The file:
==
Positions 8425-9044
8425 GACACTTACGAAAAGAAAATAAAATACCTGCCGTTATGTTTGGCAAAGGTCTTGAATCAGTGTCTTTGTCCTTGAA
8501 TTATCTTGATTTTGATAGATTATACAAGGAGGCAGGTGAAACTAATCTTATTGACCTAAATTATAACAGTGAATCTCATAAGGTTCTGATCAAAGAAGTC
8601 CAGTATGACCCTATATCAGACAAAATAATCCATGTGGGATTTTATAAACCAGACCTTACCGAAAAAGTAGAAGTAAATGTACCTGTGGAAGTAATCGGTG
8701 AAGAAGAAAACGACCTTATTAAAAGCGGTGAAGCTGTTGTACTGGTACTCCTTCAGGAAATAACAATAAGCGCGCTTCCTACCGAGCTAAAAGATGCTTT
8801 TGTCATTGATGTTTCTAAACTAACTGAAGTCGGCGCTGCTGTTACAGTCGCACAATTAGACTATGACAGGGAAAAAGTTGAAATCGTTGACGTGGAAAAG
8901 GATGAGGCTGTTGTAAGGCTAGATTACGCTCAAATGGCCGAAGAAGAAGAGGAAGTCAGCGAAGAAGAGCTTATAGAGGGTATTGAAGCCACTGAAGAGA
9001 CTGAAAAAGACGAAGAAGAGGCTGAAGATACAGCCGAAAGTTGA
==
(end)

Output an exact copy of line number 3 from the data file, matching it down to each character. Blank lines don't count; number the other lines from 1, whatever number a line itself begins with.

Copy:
8501 TTATCTTGATTTTGATAGATTATACAAGGAGGCAGGTGAAACTAATCTTATTGACCTAAATTATAACAGTGAATCTCATAAGGTTCTGATCAAAGAAGTC